Things You'll Need
Vibrating hand sander
Aluminum oxide sandpaper (medium abrasion)
Porcelain and ceramic tiles are clay-based and generally covered with a clear glaze to make them shiny, scratch-resistant and easy to clean. That glaze can start to dull and wear over the years. You can't realistically re-glaze the tiles the way it was put on originally (because it's baked on), but a workable alternative is to apply polyurethane gloss, the same stuff that's brushed onto wood floors to make them shine. The slick surface of the tile has to be de-glossed as much as possible for this to work.
Run your vibrating hand sander and aluminum oxide sandpaper over the surface of the porcelain tiles. Move the sander slowly and press firmly to dull what's left of the old glaze as much as possible. Don't sand the grout lines.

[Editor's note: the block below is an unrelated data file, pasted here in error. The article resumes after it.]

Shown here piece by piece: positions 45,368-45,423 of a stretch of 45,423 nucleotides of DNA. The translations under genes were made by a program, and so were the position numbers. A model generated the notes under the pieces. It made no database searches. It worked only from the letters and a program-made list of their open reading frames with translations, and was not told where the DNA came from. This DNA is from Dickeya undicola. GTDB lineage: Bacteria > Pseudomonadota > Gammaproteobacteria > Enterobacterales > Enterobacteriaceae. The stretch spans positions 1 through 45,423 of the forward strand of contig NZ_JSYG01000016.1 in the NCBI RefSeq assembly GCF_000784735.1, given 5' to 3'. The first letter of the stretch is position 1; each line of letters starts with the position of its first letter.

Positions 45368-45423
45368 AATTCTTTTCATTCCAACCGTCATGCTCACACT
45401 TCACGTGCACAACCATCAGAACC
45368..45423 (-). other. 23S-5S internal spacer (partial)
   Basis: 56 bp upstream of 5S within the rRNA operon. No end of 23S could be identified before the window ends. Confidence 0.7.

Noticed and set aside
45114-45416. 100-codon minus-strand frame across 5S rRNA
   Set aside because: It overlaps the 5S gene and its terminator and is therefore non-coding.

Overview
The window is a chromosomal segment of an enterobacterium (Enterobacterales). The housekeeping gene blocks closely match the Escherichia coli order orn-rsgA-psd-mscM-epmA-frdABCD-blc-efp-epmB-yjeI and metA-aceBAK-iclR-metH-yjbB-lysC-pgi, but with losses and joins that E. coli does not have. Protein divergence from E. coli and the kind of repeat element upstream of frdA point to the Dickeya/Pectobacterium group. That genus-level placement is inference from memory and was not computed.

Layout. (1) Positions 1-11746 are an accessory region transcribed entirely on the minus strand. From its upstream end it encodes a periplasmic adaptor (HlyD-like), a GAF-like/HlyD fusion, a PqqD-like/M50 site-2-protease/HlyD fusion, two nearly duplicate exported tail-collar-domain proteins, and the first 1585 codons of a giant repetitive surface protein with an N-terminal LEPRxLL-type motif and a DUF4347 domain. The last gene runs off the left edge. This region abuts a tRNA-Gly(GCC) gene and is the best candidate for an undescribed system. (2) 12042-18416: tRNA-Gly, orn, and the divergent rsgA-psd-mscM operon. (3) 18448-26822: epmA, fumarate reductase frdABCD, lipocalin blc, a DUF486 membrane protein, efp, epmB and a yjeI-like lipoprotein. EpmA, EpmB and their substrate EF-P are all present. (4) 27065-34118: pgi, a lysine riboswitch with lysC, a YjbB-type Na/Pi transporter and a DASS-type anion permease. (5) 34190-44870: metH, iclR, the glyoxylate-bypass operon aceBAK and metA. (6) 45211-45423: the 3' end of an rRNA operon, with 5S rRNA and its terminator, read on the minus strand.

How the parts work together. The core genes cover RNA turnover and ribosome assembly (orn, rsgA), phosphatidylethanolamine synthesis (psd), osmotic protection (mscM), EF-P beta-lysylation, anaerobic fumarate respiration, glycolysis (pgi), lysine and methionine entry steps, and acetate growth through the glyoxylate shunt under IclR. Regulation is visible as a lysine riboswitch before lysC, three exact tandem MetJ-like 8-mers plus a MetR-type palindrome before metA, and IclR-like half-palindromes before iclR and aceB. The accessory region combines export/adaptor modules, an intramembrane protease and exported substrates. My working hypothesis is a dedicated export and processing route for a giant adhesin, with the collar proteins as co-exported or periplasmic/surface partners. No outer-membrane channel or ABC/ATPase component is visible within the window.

Wipe off the surface of all dust, using a dry rag.
Brush polyurethane over each tile, using a finishing brush. Brush it on in thin, even strokes, all going in the same direction. Take care to keep bubbles from forming. Don't gloss over the grout lines, just the tile surface. Let the polyurethane dry for 24 hours.
Buff the surface by hand with fine sandpaper, getting the shine dull so the next coat will adhere. Brush off the dust.
Apply a second layer of polyurethane in the same was as you did the first. Let it dry, sand it by hand and wipe off the dust.
Apply a third and final layer of polyurethane. Let it dry.